Dr. Molly Barrow

The Official Dr. Molly Barrow Blog offers educational self help advice about relationships, business, dating, marriage, parenting, teenagers and children, self-esteem, love and romance. Dr. Molly Barrow holds a Ph.D in psychology and is the author of Matchlines for Singles and the self-esteem adventure series, Malia and Teacup Awesome African Adventure and Malia and Teacup Out on a Limb. Dr. Molly is a relationship and psychology expert host on progressiveradionnetwork.com and television guest.

Sunday, April 29, 2007

Hurt So Bad? Five Tips to Recover. Relationship Expert Dr. Molly Barrow

When someone you love breaks your heart what can you do to help stop the pain? Here are five tips to lift up your chin and your smile.

1. Jot Down the Facts

Is the hurtful scene playing and replaying over and over in your mind? He said this. She did that. Take out a paper and pen and write down whatever is spinning in your mind. This technique works even with annoying songs and commercial jingles. The mind will clear a little and give you a break from painful memories. Continue to add to your writing each time as you remember new facts or feelings.

2. Breathe, Eat, Drink

When we get emotional, we stop breathing deeply. This signals your body to pump out adrenalin and other hormones that mess up the balance of your body. Ditto for thirst, so make an effort to drink tons of water to help remove your anxiety toxins. Even though you may have lost your appetite, try to eat with nutrition in mind not a pint of ice cream that will only make you feel worse. Animals in the wild go off alone, stop drinking water and eating when they are preparing to die. That instinct is not helping us recover right now, so fight it.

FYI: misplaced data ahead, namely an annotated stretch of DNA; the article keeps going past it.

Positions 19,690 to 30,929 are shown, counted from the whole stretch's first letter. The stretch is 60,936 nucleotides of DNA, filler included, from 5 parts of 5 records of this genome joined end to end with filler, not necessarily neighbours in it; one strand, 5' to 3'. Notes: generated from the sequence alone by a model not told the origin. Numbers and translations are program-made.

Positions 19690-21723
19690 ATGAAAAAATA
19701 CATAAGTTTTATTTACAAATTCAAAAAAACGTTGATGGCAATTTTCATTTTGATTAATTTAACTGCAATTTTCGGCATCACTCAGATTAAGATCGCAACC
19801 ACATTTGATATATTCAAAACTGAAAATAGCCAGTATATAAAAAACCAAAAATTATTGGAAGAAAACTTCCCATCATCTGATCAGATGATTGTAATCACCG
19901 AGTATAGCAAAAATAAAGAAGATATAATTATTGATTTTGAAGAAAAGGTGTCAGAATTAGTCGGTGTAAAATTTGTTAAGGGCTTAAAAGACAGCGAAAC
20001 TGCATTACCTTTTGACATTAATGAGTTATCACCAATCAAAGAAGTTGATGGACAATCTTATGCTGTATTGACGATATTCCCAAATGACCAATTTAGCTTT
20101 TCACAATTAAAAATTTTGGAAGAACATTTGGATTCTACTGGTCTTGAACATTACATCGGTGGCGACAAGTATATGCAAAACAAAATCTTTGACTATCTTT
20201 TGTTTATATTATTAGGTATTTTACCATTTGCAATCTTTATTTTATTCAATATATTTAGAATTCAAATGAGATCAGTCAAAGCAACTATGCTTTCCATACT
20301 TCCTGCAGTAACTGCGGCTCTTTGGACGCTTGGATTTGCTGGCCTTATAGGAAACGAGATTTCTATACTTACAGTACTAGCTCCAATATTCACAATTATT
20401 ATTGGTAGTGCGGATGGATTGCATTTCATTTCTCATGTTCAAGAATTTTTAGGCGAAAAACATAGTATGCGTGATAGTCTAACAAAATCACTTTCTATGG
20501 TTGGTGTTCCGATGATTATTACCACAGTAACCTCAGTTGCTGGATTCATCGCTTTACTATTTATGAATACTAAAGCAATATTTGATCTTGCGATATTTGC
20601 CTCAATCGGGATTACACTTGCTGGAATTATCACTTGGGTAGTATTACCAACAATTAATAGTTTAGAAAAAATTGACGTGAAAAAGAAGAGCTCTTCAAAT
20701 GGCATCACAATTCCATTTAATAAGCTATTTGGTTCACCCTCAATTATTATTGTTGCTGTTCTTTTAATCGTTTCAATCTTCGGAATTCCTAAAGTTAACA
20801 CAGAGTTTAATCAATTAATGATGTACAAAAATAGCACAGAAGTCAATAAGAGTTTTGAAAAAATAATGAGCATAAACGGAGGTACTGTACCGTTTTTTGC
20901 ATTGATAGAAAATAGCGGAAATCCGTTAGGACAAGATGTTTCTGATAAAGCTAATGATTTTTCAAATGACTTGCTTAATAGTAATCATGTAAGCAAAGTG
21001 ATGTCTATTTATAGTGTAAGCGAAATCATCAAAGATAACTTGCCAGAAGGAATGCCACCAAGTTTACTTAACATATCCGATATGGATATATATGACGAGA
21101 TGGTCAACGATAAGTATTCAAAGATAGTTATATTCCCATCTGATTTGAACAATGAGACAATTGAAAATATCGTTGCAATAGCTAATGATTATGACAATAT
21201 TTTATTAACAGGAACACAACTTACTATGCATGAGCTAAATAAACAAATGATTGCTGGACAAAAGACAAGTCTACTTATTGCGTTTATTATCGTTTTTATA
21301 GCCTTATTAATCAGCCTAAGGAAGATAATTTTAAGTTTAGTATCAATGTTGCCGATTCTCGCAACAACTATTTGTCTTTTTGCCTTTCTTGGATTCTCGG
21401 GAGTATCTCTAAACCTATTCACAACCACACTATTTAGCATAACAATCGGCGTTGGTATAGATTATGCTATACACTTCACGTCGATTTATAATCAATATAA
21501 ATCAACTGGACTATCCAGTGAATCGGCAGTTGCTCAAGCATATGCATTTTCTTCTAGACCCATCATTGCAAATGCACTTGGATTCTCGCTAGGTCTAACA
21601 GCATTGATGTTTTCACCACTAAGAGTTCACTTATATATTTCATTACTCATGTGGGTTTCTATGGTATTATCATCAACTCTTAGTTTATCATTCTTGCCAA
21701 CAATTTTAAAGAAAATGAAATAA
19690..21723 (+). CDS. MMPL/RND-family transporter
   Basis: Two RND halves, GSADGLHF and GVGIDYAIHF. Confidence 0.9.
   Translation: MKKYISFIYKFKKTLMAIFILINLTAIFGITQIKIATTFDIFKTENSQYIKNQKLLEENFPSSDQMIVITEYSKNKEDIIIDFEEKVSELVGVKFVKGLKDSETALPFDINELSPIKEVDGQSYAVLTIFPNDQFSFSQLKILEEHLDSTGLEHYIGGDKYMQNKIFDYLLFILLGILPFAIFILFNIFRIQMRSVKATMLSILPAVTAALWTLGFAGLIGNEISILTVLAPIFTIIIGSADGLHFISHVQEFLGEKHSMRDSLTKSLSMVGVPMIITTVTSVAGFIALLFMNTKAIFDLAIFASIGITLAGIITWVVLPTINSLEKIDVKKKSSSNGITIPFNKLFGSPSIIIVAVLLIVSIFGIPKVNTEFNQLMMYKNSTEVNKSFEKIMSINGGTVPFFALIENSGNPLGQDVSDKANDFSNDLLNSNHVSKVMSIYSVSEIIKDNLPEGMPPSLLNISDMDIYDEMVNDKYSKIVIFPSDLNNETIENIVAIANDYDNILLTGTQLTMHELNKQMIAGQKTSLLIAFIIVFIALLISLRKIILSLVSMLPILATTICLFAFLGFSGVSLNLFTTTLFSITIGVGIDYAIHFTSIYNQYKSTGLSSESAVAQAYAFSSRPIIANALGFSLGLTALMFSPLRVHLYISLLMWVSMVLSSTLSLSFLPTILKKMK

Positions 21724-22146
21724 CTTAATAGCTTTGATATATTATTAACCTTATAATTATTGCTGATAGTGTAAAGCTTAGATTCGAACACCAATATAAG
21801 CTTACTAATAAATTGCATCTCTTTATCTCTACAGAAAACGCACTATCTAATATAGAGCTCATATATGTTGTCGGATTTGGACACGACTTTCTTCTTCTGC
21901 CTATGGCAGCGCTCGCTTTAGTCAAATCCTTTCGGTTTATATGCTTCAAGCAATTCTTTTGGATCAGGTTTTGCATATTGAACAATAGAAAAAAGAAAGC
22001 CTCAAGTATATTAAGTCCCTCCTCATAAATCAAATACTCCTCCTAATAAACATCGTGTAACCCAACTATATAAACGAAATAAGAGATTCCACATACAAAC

3. Burst into Tears

When painful feeling begin to strangle you, find a dark private place and cry hard, let your sobs be loud and your shoulders shake, wail and pound your fists. Soon you will feel better and begin to feel a bit overly dramatic. Then change the drama to comedy and laugh hard and loud in the face of the depression monster. (See why it is important to be alone for this?) The emotional switch helps your mind and body believe you are safe.

4. I am Sorry

Do you need to apologize? Does someone need to apologize to you? Pride gets in the way of many apologies so I would not hold your breath waiting for someone to apologize. If that person comes creeping back to you, obviously they are sorry they did or said whatever. Actions speak louder than words. If the hurt was minor, forgive and forget. Families can be devastated over really minor, stupid, power struggles. Ask yourself if you are prepared to lose this relationship, before you do or say damaging unforgivable deeds. Keep your two cents to yourself.

5. Went Too Far?

Has the person truly done something you can not forgive and will never forget? Infidelity, stealing, betrayal of vows, lying or abandonment are big deals. Remember their unfair actions say they are not worthy, not that you are not worthy. Couples and families can recover with time and hours of communication that rebuild trust. Take time to assess if this relationship is good for you when it is at its best. Do you thrive in this person’s company or are you often hurt, intimidated, criticized and taken advantage of financially or emotionally. Maybe as painful as separation can be, in the long run you will find a better match. Right now while you are miserable and hurt, do not try to stop caring for the one that hurt you. Wait until you feel stronger and more capable of getting over the loss, and then reduce your contact with the person so they can not hurt you again.

For help deciding whether to stay or go read Matchlines.


Dr. Molly Barrow holds a Ph.D. in clinical psychology and is the author of the new book, “Matchlines: A Revolutionary New Way of Looking at Relationships and Making the Right Choices in Love,” ISBN 159507158X. She is an authority on relationship and psychological topics, a member of the American Psychological Association and a licensed mental health counselor. Dr. Molly has appeared as an expert in the film, My Suicide, documentaries Ready to Explode and KTLA Impact, NBC news, PBS In Focus, WBZT talk radio and in O Magazine, Psychology Today, Newsday, The Nest, MSN.com, Yahoo, Match.com, N Magazine, Women’s Health, Women’s World and Shrink About This columnist for Scripps newspapers and Menstuff.

To purchase Matchlines book please visit: http://www.askdrmolly.com

To read Dr. Molly Barrow daily blog: http://www.DrMollyBarrow.com/


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